By Frank J. Buchman
“Confident, congenial, complimentary, continuous, repetitious, slow, firm, directive and a young horse is broke to ride.”
Just 25 minutes and the coming two-year-old shapely line backed dun Quarter Horse from Diamond L Ranch was riding nicely.
Again, Scott Daily held his audience in awe as he “put the first ride” on that barely halter broke gelding.
Providing memory is correct, this was the 17th year the Arkansas City horse trainer’s been at the Topeka Farm Show.
Wearing a tie-rope halter with a 20-foot rope shank, the colt with little persuasion was calmly led into the pen. Eleven 12-foot portable panels had been set up in a round format for bleacher viewing in Domer Arena.
Exactly 12:30 when Daily, equipped with portable microphone, humbly introduced himself and his project for the colt starting demonstration.
“Forward motion is the most important aspect when beginning to work with a colt like this,” Daily insisted. “These young horses sometimes want to lock up from fright of the audience and doing something new for them.”
A lunge whip with a small triangular flag on the end was used to move the colt around. The trainer directed first a walk, then trot and finally a canter requiring considerable pressure from his prod in hand.
The gelding went around clockwise a dozen times and then equally counterclockwise. “Always work from both sides of the horse whatever you’re doing,” Daily insisted. “See how he’s becoming more relaxed understanding what’s expected from him.”
As the prospect was freely moving around the pen at a somewhat collected canter, the trainer congratulated him, “Good job.”
Pulling the gelding in beside him, Daily turned the horse first around to the right and then to the left. The long rope was placed over the colt’s back and around his hips causing initial agitation.
“It won’t hurt you,” the trainer pacified his trainee. While the rope was tightened around the horse’s backside, his tenseness soon subsided taking the pressure calmly.
Rope was then brought up to the colt’s wither and snugged around his heart girth again causing irritation. “A horse must get used to the tightness so he can be saddled to ride,” Daily explained.
Standing on the colt’s left side the trainer extended himself up on the horse’s back. “He has to get used to my weight before I can get on completely,” Daily said. The maneuver was then repeated on the gelding’s right side.
“It’s time to get him saddled,” Daily warned the audience. First a pad on the fence rail was brought down for the colt’s examination.
“You need to let him smell the blanket before putting it on so he won’t be scared,” Daily said.
With saddle pad on his projects back, the horseman shuffled it around side to side back and forth without alarm.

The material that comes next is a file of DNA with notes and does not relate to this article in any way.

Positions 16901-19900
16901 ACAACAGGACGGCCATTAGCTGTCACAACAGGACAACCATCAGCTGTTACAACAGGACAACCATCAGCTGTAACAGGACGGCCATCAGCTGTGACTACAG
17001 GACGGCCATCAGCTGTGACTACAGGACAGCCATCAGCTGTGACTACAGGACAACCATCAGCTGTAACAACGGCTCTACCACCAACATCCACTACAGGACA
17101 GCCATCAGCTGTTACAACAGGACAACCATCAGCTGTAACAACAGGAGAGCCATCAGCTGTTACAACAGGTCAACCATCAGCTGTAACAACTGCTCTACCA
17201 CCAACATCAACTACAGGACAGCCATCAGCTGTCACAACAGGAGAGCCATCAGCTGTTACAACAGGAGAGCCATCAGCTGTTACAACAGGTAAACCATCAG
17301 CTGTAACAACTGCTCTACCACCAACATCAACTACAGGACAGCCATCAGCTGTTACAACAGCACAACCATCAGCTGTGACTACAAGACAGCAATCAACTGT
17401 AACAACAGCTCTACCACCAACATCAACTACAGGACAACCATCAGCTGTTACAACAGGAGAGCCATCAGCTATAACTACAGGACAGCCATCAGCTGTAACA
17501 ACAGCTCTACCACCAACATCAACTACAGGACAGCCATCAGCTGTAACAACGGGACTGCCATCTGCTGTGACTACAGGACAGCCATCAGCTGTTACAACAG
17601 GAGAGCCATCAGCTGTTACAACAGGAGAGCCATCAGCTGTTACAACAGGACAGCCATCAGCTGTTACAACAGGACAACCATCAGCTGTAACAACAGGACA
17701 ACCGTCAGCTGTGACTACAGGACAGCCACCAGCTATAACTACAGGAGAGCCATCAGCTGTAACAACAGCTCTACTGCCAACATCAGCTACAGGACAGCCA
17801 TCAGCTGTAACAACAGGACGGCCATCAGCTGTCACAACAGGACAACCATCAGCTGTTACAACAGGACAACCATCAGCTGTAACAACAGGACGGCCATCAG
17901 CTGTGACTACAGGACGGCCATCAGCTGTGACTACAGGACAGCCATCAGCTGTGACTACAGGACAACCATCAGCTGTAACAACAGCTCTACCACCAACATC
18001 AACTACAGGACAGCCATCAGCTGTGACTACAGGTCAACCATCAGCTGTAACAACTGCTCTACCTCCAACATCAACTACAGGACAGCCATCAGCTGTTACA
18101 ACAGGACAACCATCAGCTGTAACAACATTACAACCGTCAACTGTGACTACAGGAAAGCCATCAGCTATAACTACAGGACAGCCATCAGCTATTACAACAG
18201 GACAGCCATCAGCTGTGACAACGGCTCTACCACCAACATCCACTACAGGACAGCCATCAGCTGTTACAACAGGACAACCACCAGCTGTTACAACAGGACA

Stock saddle with lariat attached was taken from the fence by Daily first putting it on his own knee. “Now the colt needs to see and smell the saddle too before I slowly slide it on his back,” Daly said.
Saddle positioned, the trainer moved it around so the colt could become more familiar with the feeling. Cinch and rear girth of the saddle were lowered on the right side of the horse.
“I’ll slowly snug the cinch around his heart girth so he knows I’m not hurting him,” Daily said.
Gradually further tightening front and rear girths, the trainer said, “The saddle must not turn when the horse moves.”
First the saddled gelding was moved by the trainer around in a tight circle without sign of fright. However, as the young dun could feel the saddle pressure he became excited and jumped a couple times.
“It’s all right,” Daily talked to the gelding. “That saddle is not going to hurt you.”
Before long the saddled colt was encouraged with the lunge whip walk, trot, loped around both directions of the pen.
“Well, I guess I better get on if I’m going to ride him,” the trainer said. Bringing the colt to the center of the pen, Daily put his weight in the left saddle stirrup. Easing toward his saddle the trainer did not completely mount, stepped down, and did same on the horse’s right side.
Tying the lead shank into roping rein formation, Daily collected the horse’s head snugly and stepped upon his back. Immediately getting off, the trainer soon remounted staying longer in the saddle before repeating the action on the other side.
“Very good,” Daily stroked the horse as he turned him both directions in a small circle.
Moving forward the colt felt the rider’s weight and took a couple of small humps into the air. “That’s okay. He’ll find it takes less work to just go rather than jump around,” Daily said.
While the gelding remained sheepish, the trainer called a horseman in from the audience to help keep his mount moving. Before long, horse and rider were galloping around the pen with some urging from the helper’s flag and rider’s lariat.
Bullwhip popped from the horse’s back created no fright. “It’s a little warm and dusty here today, but this is a great start for a young horse,” Daily evaluated.
Twenty-five minutes after introduction, the trainer hat off standing on the gelding’s back complimented, “He’ll make an outstanding performance horse. Thank you for coming.”
Horse trainer Scott Daily, Arkansas City, presented a colt starting demonstration at the recent Topeka Farm Show.